G007-LK treatment specifically targets LGR5+ stem cells
To further investigate the cellular specificity of G007-LK, administration of G007-LK was initiated 24–36 h after administration of tamoxifen to Lgr5-EGFP-CreERT2;R26R-tdTomato mice (Fig. 3a). After G007-LK administration (100 mg G007-LK/kg chow, n = 3 animals) for 6 consecutive days, lineage traced cells were detected in the middle of the duodenal villi (Fig. 3b–d). The lack of lineage traced cells in the crypts and lower regions of the villi suggests that the cells residing in this area of the duodenum originated from a non-recombined and tankyrase-independent stem/progenitor cell population. It is possible that the proliferation rate of these cells is lower than that of LGR5+ stem cells, since the lineage traced cells did not reach the villi tips, which was the case in control mice (Fig. 3e–g).
Tankyrase inhibition reduced canonical WNT signalling and altered the proliferation rate of duodenal crypt base columnar cells
To verify that the administered doses of the tankyrase inhibitor had the expected effect on canonical WNT signalling, we stained duodenal tissue sections with a β-catenin-specific antibody. Nuclear localisation of β-catenin implied active canonical WNT signalling in vehicle (n = 3), (Fig. 4a) and G007-LK-treated (gavage 10 mg/kg, n = 2 and 50 mg/kg, n = 1) mice (Fig. 4b). The fraction of β-catenin positive nuclei in the crypt base cells was calculated and the results showed a significant (t test, p < 0.05) reduction in β-catenin-positive nuclei in G007-LK-treated compared to control mice (Fig. 4c).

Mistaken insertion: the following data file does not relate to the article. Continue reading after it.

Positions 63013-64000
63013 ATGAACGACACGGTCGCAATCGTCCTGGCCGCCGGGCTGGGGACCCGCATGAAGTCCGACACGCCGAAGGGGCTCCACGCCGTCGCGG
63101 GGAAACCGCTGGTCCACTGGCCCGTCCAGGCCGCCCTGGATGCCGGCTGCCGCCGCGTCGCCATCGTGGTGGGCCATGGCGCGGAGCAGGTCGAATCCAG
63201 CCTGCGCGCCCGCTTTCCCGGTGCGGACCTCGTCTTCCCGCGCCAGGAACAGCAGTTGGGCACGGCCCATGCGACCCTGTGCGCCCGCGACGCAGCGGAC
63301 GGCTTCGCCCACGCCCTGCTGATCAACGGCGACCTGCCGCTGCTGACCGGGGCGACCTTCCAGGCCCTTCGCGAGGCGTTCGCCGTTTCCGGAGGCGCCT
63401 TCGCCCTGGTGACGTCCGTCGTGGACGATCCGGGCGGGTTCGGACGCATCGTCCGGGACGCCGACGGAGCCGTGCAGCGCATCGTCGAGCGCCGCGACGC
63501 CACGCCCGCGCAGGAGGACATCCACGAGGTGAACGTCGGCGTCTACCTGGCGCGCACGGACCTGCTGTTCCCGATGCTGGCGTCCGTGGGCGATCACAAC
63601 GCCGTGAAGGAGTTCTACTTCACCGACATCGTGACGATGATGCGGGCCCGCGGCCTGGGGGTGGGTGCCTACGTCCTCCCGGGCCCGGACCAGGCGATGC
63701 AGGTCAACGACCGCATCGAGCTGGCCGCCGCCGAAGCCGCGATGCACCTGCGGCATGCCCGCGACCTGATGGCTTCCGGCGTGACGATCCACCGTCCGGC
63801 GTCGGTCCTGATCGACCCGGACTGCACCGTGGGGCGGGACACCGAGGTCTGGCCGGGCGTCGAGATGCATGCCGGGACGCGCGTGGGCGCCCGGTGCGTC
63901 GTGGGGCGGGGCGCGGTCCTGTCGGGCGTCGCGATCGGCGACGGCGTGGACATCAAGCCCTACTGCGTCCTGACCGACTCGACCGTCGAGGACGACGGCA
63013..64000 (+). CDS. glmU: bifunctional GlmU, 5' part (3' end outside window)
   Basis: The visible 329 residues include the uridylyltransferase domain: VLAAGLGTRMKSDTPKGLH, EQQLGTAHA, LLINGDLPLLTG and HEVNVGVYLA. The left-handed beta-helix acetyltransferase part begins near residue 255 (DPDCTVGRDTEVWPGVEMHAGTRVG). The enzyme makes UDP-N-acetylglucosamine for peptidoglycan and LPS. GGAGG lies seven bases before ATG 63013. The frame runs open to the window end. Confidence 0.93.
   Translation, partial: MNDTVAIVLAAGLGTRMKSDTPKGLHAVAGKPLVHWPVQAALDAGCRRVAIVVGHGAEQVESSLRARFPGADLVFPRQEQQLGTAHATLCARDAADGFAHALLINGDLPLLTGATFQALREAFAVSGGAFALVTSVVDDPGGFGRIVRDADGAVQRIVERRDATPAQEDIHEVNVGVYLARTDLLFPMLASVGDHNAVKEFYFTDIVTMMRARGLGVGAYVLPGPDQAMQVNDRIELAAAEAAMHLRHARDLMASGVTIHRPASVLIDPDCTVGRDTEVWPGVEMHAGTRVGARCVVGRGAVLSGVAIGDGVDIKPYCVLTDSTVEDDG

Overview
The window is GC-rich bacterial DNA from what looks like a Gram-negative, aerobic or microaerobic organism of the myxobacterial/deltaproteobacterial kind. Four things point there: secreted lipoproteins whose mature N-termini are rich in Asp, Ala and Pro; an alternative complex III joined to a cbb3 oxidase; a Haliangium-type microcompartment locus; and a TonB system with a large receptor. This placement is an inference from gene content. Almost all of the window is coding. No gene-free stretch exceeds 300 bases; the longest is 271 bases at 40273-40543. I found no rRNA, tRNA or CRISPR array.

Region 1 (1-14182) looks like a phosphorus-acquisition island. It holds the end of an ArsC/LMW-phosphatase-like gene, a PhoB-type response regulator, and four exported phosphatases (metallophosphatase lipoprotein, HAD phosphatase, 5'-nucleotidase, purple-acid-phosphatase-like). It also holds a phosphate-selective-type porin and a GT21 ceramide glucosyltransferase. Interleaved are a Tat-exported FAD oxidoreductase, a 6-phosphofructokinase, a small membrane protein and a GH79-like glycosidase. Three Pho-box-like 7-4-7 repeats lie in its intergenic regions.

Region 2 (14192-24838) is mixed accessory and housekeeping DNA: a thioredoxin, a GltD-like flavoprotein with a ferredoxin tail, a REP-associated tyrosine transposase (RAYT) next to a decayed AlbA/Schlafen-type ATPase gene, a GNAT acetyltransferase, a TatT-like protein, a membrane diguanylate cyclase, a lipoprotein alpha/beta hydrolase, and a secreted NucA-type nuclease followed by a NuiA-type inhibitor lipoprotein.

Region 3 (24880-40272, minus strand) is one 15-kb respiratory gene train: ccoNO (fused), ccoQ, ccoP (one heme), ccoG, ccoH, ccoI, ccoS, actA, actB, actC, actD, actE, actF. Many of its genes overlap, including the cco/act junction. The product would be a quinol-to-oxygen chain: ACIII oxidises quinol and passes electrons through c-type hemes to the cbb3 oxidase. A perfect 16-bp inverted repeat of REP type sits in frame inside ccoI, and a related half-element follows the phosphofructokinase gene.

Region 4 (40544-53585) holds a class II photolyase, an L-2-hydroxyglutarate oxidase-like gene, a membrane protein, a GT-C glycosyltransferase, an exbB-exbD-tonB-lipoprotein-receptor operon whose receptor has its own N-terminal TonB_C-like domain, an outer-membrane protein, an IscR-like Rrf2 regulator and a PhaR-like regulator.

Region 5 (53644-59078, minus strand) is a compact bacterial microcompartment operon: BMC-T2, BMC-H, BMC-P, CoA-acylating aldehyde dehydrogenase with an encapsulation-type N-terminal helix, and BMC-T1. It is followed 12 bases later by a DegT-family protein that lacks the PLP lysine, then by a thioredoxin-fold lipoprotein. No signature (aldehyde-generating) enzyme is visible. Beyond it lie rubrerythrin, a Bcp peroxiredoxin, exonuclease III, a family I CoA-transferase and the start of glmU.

Next, BrdU was administered to control and G007-LK-treated mice to determine whether G007-LK treatment influenced the proliferation of duodenal crypt cells. BrdU incorporation was observed in control and G007-LK treated mice (Fig. 4d, e). However, there was a significant (t test, p < 0.05) reduction in the fraction of BrdU-labelled crypt cells in G007-LK-treated mice compared to the control group (control, n = 4 animals, ratio of positive cells 0.28; G007-LK treatment, 100 mg/kg chow, n = 7 animals, ratio of positive cells 0.14; t test, p < 0.05), (Fig. 4f). Immunofluorescence labelling of duodenal tissue sections confirmed the higher frequency of BrdU labelled cells in the control mice compared to G007-LK treated mice (Additional file 4: Figure S3A and B). After repeated, long term (daily for 7 days) administration of BrdU (control n = 3; G007-LK 100 mg/kg chow n = 3), BrdU-labelled cells were observed at the tips of the villi in control mice (Additional file 4: Figure S3C) as well as in G007-LK-treated mice (Additional file 4: Figure S3D), indicating that certain stem cells are functional and dividing during treatment with G007-LK.